OpenAirplane is open for business!

OpenAirplane is open for business!

Ever since I found out about the OpenAirplane project, I’ve been hugely enthusiastic for it. For those of you not familiar with the concept, OpenAirplane aims to make your pilot’s license better by making it easier to rent an airplane off your home airport.

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How does it work? Let’s use an example. I live and fly in Chicago. Say I go to Florida on vacation, and I want to go flying while I’m on vacation. How do I arrange that?

Before OpenAirplane:

I go to an airport in Florida, talk to the FBO, and arrange a rental checkout. The instructor will have to go over local procedures, ground school for the airplane, and take me on a flight to check me out in the aircraft. Before I even get to go for fun, I’m out several hours and several hundred bucks. And then I’m only checked out at that particular FBO. If I go to Maine later in the year, I have to repeat the process again.

With OpenAirplane:

Before I go on vacation, I check OpenAirplane for my nearest operator. I book a checkout flight with them in one of their airplanes: perhaps the C-172 at KPWK. After my checkout flight, I am cleared to operate C-172’s within the OpenAirplane network for a year. When I go to Florida, I simply find the nearest OpenAirplane operator, book my flight, and grab the keys. If I then go to California on vacation, my OpenAirplane checkout in the 172 is still valid, and I can avoid having to take another checkout. WAY easier, WAY more convenient, and WAY cheaper.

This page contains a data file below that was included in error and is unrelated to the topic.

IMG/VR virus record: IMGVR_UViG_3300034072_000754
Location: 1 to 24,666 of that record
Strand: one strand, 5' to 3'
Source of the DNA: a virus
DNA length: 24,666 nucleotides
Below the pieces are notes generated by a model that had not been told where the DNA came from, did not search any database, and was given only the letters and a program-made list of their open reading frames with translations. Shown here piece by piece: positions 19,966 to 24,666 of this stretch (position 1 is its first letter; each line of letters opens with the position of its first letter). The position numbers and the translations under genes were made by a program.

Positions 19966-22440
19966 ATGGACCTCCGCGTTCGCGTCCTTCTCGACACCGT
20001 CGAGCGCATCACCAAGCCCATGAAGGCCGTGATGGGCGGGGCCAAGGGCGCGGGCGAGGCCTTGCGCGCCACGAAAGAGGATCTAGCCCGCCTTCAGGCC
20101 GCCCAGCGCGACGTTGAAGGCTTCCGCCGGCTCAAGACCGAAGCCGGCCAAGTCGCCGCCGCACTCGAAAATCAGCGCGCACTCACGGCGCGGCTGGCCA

OpenAirplane isn’t just good for pilots; it’s good for FBOs. The 172 that I fly for an hour in Kissimmee would have spent that hour on the ramp, and the FBO would not get the money I give them to fly it. OpenAirplane FBOs will see more traffic, which means more money, and pilots will get to fly more. It’s win-win!

I’m registered on OpenAirplane, and once Airplanology HQ has a flying budget again I’ll be doing my checkout at the local operator. Right now there are six operators in the network, but rumor has it that more are coming in soon. I encourage any pilots who travel and like to fly to go ahead and register for OpenAirplane. It’s free, it’s convenient, and it is going to change the face of aircraft rental as we know it into something better.

The author of this post is an OpenAirplane enthusiast, however I do not represent OpenAirplane. I am in no way related to or employed by OpenAirplane and I am not being compensated for this post.

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